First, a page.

Estimates are based on Poisson regression with robust variance with the use of a full model or reduced model. An estimated relative risk reduction greater than 0 favored AZD7442. Panel A shows the relative risk reduction according to the baseline demographic and clinical characteristics of the participants. The relative risk reduction with AZD7442 could not be estimated for participants of American Indian or Alaskan Native heritage or those with immunosuppressive disease or sickle cell disease, because there were no instances of SARS-CoV-2 RT-PCR–positive symptomatic illness in participants in those subgroups. Panel B shows the relative risk reduction according to the participants’ coexisting conditions. The body-mass index (BMI) is the weight in kilograms divided by the square of the height in meters. Immunosuppressive treatment is medication that suppresses the immune response, and immunosuppressive disease is a medical condition that could suppress the immune response, regardless of treatment. CI denotes confidence interval, COPD chronic obstructive pulmonary disease, Covid-19 coronavirus disease 2019, NE not estimable, RT-PCR reverse-transcriptase–polymerase chain reaction, and SARS-CoV-2 severe acute respiratory syndrome coronavirus 2.
Shown are Kaplan–Meier curves from a time-to-event analysis of the proportion of participants in the full preexposure analysis set who had a first SARS-CoV-2 RT-PCR–positive symptomatic illness, with a median follow-up of 6 months. The hazard ratio and corresponding 95% confidence interval were obtained from a Cox proportional-hazards model with the group as a covariate and with the stratification factor of age at informed consent (≥60 years or <60 years). Tick marks indicate censored data. The inset shows the same data on an enlarged y axis.
The efficacy of AZD7442 was consistent across subgroups of participants with data that could be evaluated; all point estimates of the relative risk reduction in the incidence of symptomatic illness with AZD7442 as compared with placebo were greater than 44% (Figure 1). Among participants who were at increased risk for either an inadequate response to Covid-19 vaccination or exposure to SARS-CoV-2, the relative risk reductions (80.7% and 82.6%, respectively) were similar to the relative risk reduction in the overall population in the primary efficacy analysis (76.7%). The time until symptomatic illness was longer with AZD7442 than with placebo (hazard ratio, 0.17; 95% CI, 0.08 to 0.33) (Figure 2).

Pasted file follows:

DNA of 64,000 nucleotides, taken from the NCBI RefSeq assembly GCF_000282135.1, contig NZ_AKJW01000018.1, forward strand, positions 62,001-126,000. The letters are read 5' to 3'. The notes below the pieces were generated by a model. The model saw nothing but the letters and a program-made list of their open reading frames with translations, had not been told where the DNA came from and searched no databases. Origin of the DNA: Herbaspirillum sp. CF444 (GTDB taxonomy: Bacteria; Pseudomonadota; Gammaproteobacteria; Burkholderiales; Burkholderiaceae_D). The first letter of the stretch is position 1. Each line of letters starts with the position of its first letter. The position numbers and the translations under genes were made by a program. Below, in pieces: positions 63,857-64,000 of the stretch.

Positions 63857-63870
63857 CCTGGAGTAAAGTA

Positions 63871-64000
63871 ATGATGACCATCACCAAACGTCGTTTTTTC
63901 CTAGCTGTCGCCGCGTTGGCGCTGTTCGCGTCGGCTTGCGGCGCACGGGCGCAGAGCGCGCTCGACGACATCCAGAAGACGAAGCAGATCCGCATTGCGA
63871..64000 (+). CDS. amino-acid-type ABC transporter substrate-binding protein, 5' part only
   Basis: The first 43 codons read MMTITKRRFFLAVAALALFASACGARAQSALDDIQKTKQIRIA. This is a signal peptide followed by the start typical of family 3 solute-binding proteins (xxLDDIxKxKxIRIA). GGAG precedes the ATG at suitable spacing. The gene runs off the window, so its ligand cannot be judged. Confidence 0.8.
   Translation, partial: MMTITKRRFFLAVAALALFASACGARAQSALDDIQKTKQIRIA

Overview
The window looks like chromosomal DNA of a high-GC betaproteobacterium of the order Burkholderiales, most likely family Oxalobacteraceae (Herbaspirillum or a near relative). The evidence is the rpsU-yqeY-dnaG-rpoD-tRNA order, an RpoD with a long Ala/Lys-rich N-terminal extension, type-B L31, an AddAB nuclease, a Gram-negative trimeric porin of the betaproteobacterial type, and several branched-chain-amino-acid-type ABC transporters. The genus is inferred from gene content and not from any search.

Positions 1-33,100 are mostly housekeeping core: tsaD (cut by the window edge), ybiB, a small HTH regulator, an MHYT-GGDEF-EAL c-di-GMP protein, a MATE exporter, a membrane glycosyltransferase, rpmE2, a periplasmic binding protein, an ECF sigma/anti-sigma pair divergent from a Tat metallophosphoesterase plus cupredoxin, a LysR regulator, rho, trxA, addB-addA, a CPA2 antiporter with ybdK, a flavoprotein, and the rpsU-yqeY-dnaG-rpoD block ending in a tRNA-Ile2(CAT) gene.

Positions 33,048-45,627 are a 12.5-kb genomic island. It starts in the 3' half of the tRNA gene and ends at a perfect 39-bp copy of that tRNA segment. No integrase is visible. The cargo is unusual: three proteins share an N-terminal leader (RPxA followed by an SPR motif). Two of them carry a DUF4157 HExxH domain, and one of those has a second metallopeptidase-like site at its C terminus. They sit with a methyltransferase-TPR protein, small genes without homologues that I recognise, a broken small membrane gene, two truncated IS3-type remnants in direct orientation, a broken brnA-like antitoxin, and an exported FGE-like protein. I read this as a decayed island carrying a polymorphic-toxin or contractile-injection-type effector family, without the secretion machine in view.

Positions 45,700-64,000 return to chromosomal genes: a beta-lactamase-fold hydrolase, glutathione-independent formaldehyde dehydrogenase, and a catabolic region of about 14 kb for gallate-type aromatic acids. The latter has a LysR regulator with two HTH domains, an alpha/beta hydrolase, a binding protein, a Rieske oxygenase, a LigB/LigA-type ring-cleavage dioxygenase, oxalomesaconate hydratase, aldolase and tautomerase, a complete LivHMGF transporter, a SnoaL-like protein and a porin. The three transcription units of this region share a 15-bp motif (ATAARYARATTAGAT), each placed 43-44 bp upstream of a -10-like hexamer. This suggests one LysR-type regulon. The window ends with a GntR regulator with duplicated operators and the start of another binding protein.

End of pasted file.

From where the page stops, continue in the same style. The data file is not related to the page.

Serum levels of AZD7442 remained elevated for 6 months after administration (Fig. S2A). The geometric mean (±SD) serum level of AZD7442 was 18.9±2.1 μg per milliliter at day 8 and 24.0±1.8 μg per milliliter at day 29, which translated to a SARS-CoV-2 geometric mean neutralizing antibody titer of 493.1 (95% CI, 469.3 to 518.1) at day 8 and 677.3 (95% CI, 647.1 to 709.0) at day 29 in an 80% plaque-reduction neutralization test that used wild-type virus (Fig. S2B). These titers were 16 times and 22 times as high, respectively, as those from samples of convalescent plasma obtained from patients with Covid-19.22
Viral genotypic data collected at illness visits were available for 7 of 11 symptomatic participants in the AZD7442 group and 13 of 31 symptomatic participants in the placebo group. Eleven of these participants were infected with a SARS-CoV-2 variant of concern,27 including 1 participant with B.1.351 (beta) in the AZD7442 group and 10 participants in the placebo group (5 participants with B.1.1.7_1 [an alpha subvariant] and 5 participants with B.1.617.2 [delta]) (Table S11).